Predictors of frequency of condom use and attitudes among sexually active female military personnel in Nigeria
E James Essien1, Osaro Mgbere2, Emmanuel Monjok1, Ernest Ekong3, Susan Abughosh1, Marcia M Holstad4
1Institute of Community Health, University of Houston, Texas Medical Center, Houston, TX, USA; 2Houston Department of Health and Human Services, Houston, TX, USA; 3Institute for Health Research and Development, Yaba, Lagos, Nigeria; 4Nell Hodgson School of Nursing, Emory University, Atlanta, GA, USA
Background: Despite awareness of condom efficacy, in protecting against both human immunodeficiency virus/sexually transmitted diseases (HIV/STDs) and unintended pregnancy; some females find it difficult to use or permit condom use consistently because of the power imbalances or other dynamics operating in their relationships with males. The purpose of this study was to determine the factors that predict the frequency of condom use and attitudes among sexually active female military personnel in Nigeria.
Methods: This study used a cross-sectional design in which a total of 346 responses were obtained from consenting female military personnel in two cantonments in Southwestern Nigeria between 2006 and 2008. The study instrument was designed to assess HIV/acquired immunodeficiency syndrome (AIDS) knowledge (HAK), HIV risk behaviors (HRB), alcohol and drug use, condom attitudes and barriers (CAS) condom use self-efficacy (CUS) and social support to condom use (SSC). The sociodemographic characteristics of participants were also captured. Univariate analysis and multivariable logistic regression were used for modeling the predictors of condom use.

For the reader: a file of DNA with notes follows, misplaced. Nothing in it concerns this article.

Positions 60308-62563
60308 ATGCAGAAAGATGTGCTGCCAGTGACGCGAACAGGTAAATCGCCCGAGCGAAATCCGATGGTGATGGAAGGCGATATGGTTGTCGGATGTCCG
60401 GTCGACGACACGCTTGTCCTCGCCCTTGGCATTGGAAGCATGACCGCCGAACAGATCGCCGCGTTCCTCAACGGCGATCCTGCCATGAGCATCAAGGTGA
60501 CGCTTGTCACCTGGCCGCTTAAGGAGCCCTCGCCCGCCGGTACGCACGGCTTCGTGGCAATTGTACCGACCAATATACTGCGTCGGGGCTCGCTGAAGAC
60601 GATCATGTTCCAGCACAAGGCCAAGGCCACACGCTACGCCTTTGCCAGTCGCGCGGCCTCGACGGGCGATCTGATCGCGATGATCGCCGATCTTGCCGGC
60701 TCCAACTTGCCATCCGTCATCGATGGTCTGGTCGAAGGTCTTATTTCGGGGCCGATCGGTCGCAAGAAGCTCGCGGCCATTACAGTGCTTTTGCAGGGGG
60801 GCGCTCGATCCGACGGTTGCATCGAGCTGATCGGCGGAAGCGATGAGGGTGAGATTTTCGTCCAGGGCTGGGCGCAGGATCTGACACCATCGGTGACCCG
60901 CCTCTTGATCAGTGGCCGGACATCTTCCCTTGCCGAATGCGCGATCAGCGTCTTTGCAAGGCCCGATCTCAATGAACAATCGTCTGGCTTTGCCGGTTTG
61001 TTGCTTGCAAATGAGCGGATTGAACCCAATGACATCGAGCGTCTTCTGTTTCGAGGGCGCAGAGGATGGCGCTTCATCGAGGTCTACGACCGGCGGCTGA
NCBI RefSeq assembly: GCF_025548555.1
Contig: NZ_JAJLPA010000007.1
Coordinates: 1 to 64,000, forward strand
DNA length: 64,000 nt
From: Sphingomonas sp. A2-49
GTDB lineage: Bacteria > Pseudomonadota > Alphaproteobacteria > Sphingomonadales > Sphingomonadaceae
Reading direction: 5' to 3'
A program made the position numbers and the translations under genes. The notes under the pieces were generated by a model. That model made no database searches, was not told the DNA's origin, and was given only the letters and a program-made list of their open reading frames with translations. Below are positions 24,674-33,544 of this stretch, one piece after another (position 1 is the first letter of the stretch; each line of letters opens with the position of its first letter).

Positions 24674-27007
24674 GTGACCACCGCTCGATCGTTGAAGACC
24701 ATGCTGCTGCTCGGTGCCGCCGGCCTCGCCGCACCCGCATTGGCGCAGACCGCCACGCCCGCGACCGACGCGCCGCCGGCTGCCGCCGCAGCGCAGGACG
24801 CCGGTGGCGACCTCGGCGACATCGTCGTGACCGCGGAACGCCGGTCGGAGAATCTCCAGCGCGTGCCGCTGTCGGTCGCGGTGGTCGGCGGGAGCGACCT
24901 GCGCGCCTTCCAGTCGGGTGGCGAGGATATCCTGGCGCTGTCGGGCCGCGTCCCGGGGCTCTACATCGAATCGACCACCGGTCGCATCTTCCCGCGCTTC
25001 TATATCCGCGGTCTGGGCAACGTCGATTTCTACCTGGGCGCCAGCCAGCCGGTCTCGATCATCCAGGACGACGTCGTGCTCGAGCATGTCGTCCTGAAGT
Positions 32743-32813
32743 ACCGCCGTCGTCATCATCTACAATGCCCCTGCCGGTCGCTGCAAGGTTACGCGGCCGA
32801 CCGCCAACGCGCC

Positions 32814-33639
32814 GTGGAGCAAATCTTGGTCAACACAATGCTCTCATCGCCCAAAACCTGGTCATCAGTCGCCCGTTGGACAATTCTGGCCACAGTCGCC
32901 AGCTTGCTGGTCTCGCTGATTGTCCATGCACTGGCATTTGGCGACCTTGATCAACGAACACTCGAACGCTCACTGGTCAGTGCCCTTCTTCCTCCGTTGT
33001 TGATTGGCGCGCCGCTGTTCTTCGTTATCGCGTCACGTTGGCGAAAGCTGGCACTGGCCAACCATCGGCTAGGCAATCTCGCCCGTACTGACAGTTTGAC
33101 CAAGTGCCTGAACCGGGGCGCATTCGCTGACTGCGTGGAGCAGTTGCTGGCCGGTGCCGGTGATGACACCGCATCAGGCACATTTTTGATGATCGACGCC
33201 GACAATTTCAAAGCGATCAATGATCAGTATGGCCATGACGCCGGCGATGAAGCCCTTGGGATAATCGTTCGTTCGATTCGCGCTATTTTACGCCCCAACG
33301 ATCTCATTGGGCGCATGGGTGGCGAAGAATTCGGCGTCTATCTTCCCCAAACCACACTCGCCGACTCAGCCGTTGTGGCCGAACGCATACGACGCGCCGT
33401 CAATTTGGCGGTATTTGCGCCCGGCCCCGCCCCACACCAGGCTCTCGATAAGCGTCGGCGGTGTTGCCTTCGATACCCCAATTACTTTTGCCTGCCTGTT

Results: The results showed that 63% of the respondents reported using condoms always, 26% sometimes used condoms and 11% never used condoms during a sexual encounter in the past three months. Univariate analysis revealed that significant associations existed between CAB (P < 0.05), HRB (P < 0.01) and SSC (P < 0.01) with the frequency of condom use. The following sociodemographic variables: age, marital status, number of children, employment status and type of sexual relationship were also significantly (P ≤ 0.05) associated with consistent condom use in the study group. Multivariate analysis indicated that marital status, type of relationship and CAB were the only significant predictors (r2 = 0.37; P ≤ 0.05) of condom use behaviors after adjusting for all other factors in the model.
Conclusions: Findings indicate that consistent condom use could be enhanced through gender-specific intervention programs that incorporate the predictor variables identified. These are likely to be successful in decreasing sexual risk behaviors in the subpopulation.
Keywords: HIV/AIDS, condom use, risky behavior, military personnel, Nigeria
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